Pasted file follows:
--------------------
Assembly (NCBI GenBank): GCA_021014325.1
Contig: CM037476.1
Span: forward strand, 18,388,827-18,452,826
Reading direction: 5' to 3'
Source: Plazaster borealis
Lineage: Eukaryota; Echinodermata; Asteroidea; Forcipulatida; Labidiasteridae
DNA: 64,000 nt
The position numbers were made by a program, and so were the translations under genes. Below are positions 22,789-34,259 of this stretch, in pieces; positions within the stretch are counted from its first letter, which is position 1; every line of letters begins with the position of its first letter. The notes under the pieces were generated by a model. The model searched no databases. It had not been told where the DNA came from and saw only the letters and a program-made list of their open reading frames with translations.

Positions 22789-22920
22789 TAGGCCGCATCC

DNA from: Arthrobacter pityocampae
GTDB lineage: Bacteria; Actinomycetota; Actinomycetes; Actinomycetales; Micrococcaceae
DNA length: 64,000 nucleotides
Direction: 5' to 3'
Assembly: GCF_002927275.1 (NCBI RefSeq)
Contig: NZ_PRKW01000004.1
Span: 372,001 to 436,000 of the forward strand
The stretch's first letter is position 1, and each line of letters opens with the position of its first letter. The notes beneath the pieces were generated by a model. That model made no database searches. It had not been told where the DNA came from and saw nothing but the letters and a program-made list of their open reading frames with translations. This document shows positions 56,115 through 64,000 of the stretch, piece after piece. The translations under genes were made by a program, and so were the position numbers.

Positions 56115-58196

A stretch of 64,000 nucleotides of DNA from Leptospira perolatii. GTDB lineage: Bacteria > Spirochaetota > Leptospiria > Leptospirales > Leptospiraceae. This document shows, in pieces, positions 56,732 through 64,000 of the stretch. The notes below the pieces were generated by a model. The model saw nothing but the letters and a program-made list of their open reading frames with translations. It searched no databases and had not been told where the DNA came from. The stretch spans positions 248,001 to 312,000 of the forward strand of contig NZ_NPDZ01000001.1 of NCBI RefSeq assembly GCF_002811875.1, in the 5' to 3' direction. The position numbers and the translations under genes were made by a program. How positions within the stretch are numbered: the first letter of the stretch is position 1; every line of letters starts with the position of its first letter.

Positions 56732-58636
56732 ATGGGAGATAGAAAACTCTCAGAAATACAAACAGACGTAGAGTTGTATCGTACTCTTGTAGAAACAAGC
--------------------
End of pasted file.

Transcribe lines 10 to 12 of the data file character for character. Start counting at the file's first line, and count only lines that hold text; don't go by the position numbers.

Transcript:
22789 TAGGCCGCATCC

DNA from: Arthrobacter pityocampae
GTDB lineage: Bacteria; Actinomycetota; Actinomycetes; Actinomycetales; Micrococcaceae